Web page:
NASA’s Gamma Ray Scope to Chase Down Universe’s Darkest Secrets

NASA has launched a new mission to unravel some of the universe’s most intense mysteries. Scientists sent GLAST — the Gamma-ray Large Area Space Telescope — into orbit from the Kennedy Space Center. A Delta 2 rocket catapulted the high-tech scope to its destination Wednesday in a meager 90 minutes. Now, the effort to answer centuries-old questions begins.

The US$690 million telescope will pick up the puzzle left behind by its predecessor — the Energetic Gamma-Ray Experiment Telescope, or EGRET — which was put to rest eight years ago. GLAST, however, boasts far more power: In the same amount of time an average person might watch a movie, GLAST will have scanned the entire universe’s sky. The process takes it only three hours, compared to EGRET’s 15 months.

Understanding the Universe

The main mystery GLAST seeks to solve is simply what’s out there. The telescope will survey the whole sky every day with high resolution. That, scientists hope, will help them finally figure out what’s lurking outside of our tiny world.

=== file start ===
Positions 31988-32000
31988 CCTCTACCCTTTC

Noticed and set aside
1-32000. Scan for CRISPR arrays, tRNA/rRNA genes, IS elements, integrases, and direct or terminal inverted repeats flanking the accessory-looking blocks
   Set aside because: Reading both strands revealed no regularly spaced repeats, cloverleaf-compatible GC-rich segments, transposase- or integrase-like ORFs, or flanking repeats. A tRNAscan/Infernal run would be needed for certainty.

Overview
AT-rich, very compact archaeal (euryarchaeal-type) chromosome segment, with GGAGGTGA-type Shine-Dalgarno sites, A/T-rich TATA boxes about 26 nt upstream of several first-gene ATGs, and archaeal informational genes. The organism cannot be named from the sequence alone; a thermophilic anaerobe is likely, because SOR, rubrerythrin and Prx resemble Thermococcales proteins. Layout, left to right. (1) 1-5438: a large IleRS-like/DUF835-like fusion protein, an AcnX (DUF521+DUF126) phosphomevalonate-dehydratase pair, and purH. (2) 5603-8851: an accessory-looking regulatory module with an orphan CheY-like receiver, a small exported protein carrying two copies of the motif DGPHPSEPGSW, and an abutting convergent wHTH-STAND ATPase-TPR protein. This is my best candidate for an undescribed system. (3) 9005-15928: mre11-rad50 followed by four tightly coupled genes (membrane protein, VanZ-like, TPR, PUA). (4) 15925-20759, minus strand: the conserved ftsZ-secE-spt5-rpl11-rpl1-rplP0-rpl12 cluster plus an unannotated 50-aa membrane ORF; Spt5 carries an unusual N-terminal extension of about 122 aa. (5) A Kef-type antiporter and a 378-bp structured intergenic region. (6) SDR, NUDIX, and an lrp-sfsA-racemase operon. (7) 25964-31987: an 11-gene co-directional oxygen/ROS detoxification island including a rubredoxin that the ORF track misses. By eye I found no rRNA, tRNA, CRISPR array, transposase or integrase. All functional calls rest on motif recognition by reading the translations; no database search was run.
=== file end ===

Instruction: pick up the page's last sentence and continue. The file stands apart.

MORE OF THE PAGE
“We live in a universe in which we don’t understand what 96 percent of the matter is,” explained Peter Michelson, principal investigator of GLAST’s Large Area Telescope. “GLAST may give us important clues as to the nature of that dark matter,” he told TechNewsWorld.

In addition to dark matter, GLAST will seek to explore the universe’s most extreme environments. It will search for a better understanding of the invisible high-energy bursts known as “gamma rays.” The last telescope had found hundreds of possible sources of the radiation, but most of them were never identified. Figuring out where those explosions originate would only scratch the surface of what scientists hope to learn.

“Cosmic rays are probably one of the oldest mysteries in astrophysics,” Michelson said. “The origin of where those particles come from and what is responsible for accelerating them at very high energies is really the question.”

Important Answers

The answers GLAST could find would mean more than a bunch of scientific jargon. They could give us never-before-seen insight into the origins and evolution of our universe.

“Understanding that is part of understanding our role,” Michelson noted. “GLAST will allow us to do that.”

The telescope is scheduled to scan the skies for five straight years, but researchers may opt to extend its term to a full 10. The scope will soon have a new name, too — NASA held an online contest to come up with a more memorable moniker for the high-tech tool. More than 12,000 entries were submitted.

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